further rail misadventures and their companion silver linings
Got on the City of New Orleans train yesterday afternoon, and it's coming into Chicago today. It was scheduled to get in at 9 this morning, but someone driving an 18-wheeler near Independence, Louisiana decided they were in just too much of a hurry to wait for those seven or eight cars of our southbound opposite number to go by. The ensuing collision disabled the engine of train, leaving them immobile on the tracks while they waited for a replacement locomotive to come get them. So we sat around in Hammond for a few hours, and are now running 4 hours late.
Once again, instead of a five-hour layover, it looks like I'll have just 15 minutes before it's time to board my connecting train.
My sympathies go out to anyone who was hurt, or worse, in the collision. All I know is what they told our crew, which is that the crew on train 59 were all fine, and that the load the 18-wheeler was carrying swung around and knocked a hole in the wall of the first car behind the engine. At the very least, that had to have seriously startled some people. As for the driver of the truck, I don't know. I do know that when we finally passed the site of the accident, it looked like the cab was unharmed but its load had been reduced to scrap, and that scrap was being loaded into a dumpster.
Update: Reading the link above, it looks like all passengers were unharmed, but the driver of the semi was ejected from the vehicle and is now in the hospital in stable condition.
What is it about the area between Hammond and McComb that tempts people to race the train? Don't ever, ever try to race the train, y'all. Not for anything. Not even if lives depend on your on-time arrival. Because you will not arrive on time. You will lose that race, and you will lose it messily.
Despite indirect misadventures, I've had a pleasant trip. I'm returning via sleeper car, enjoying the chance to decompress in solitude after an extremely social vacation. The meals have been tasty, and oddly peaceful; I've been fortunate to not have to sit with that aggressively gregarious sort--sometimes a man, sometimes a woman, always older than me and conscious of it--who interrogate other travelers for every single personal detail in the name of making conversation. I think they especially do it because they see I'm traveling alone and don't want me to feel left out, bless their hearts. But they leave me feeling invaded, without socially acceptable recourse to say, "Those are uncomfortably personal questions for a woman traveling alone, and I choose not to answer."
I mean, I've said almost those exact words before, but before I say them I have to be willing for the rest of the meal to be chilly and awkward. Society exacts a price when a woman patrols her boundaries, and it's shitty. But I've blogged about that before and I won't bore you with it now.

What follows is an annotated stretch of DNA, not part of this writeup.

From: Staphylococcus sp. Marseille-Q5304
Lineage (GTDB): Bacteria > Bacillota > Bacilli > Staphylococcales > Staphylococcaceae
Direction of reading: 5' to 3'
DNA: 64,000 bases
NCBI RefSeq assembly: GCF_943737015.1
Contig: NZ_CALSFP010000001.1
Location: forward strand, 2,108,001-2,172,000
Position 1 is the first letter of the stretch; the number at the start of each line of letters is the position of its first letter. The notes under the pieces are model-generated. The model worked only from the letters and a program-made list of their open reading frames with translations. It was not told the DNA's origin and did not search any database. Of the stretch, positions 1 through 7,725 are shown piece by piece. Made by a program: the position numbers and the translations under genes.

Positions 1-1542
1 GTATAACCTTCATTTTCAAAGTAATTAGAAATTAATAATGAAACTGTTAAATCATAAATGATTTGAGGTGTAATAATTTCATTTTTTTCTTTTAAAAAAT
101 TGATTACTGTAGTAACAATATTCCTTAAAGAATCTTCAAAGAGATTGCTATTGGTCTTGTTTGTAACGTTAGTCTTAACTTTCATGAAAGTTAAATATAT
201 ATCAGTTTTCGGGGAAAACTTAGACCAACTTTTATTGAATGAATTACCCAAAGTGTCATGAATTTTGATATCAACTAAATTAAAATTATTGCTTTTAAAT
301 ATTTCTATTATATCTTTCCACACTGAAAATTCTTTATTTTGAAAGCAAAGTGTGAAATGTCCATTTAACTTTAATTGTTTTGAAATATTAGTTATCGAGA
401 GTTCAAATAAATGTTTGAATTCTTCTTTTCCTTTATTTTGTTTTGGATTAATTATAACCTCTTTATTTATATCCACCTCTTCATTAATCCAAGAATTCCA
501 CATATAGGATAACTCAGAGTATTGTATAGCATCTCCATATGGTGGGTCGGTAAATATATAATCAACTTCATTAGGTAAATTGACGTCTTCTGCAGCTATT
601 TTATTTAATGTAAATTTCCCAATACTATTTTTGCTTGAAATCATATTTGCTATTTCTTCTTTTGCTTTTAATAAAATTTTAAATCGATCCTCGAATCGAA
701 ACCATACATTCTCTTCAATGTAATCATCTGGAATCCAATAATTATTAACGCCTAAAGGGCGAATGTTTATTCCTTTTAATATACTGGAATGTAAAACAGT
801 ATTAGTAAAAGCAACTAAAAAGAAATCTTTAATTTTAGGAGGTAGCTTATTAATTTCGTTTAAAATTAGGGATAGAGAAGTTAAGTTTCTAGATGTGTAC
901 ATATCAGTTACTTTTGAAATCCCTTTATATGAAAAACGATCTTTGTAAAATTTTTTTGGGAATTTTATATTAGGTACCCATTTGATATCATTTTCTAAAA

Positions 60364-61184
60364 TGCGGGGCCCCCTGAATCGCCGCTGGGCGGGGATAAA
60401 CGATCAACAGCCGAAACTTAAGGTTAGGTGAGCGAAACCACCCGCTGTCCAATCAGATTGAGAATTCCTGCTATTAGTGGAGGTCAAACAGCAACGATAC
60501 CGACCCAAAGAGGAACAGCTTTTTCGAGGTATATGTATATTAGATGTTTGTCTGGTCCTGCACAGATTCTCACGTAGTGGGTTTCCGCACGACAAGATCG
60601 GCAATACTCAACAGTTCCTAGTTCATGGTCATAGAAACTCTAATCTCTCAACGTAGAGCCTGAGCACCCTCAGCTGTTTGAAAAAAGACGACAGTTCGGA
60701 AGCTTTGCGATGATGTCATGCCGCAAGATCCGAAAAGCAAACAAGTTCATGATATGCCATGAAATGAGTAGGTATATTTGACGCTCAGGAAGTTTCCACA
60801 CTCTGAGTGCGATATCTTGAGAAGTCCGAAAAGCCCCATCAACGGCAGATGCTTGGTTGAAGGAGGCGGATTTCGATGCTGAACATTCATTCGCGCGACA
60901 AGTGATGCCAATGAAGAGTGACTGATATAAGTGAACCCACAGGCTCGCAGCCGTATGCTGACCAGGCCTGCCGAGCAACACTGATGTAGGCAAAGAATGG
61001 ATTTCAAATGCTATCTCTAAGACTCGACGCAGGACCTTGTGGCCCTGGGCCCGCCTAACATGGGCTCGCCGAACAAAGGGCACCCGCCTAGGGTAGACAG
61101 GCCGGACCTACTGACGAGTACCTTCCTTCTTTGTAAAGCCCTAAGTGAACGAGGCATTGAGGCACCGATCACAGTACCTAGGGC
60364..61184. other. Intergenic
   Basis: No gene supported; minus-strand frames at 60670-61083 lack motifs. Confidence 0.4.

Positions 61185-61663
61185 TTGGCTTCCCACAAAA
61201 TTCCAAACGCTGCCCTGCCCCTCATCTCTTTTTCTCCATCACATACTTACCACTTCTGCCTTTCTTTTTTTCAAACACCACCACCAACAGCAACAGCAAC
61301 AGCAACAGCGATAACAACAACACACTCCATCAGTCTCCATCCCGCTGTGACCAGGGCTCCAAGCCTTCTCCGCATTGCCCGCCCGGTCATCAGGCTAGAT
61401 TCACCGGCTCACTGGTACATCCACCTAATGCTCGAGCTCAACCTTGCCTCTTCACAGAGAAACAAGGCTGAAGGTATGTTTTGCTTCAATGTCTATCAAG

Anyway, I was ready for that sort of person, should I have encountered them; I had determined, at the least provocation, to talk their ears off about roller derby. But the family I sat with last night and the couple this morning were mostly content to talk quietly among themselves, asking me nothing more than, "What are you knitting?" For the most part, whole-table conversation tended to be low-pressure, and centered on shared present experience: speculation about the collision, observations of the world outside the train, guesses about how far we'd come and what town we were passing through.
Speaking of which, somewhere in southern Illinois there is an A-J Bank. I think it stands for Ann-Jones; at least, that's what I thought I read on another building. Maybe that was the name of the town. When I have a little internet time and no errands to run, I'll look it up. But at first I thought I was seeing a different letter, and I thought, "Oh, the Wyverary has a bank!"
I can tell you who I'm glad I didn't sit with at dinner last night. I had to overhear him all through the meal. [TRIGGER WARNING FOR EFFIN' RAPE CULTURE, Y'ALL. THERE IS A MONSTER AT THE END OF THIS PARAGRAPH.] He was one of those jolly married gentlemen who, seeing the opportunity to "entertain" another couple across the table, makes a belittling joke out of every single thing his wife says. Every single word out of her mouth, he pounced on it to show how stupid he thought it was, how silly, how easy to serve it up for common ridicule. Oh, the condescension. Oh, the mocking. It was awful. But then he capped it off at the end of the meal by saying, presumably to the other man at the table, "I don't have to get her drunk; she's my wife!" Because when casual misogyny is already a fun social party game for you, why not make jokes about how sex with the person you supposedly love never actually involves getting her consent?
I was so relieved that he left the diner before my table received our entrees, and that he was only just going to breakfast this morning when I was returning from my meal. I suppose the lady in the next room who woke me up at 5:45 AM (seriously, y'all, these compartments aren't soundproof, so please refrain from shouting) is in fact to be thanked; she's the reason I went to breakfast pretty much the moment they opened at 6.
So, anyway, it's been a good trip. All my direct encounters have been pleasant, I'm about halfway through my writing day already, and I'm looking forward to a solid afternoon of short story revision on the Californial Zephyr. That is, as long as I don't miss my connection. And I don't think I'm going to. As I type, it's 12:57 and we're waiting on the signal that we can enter the station. I suppose it's possible we could sit here until 2 PM, but I'm going to be optimistic about that.
(Update: Made it into the station with minutes to spare, and another few minutes to upload this. Yay!)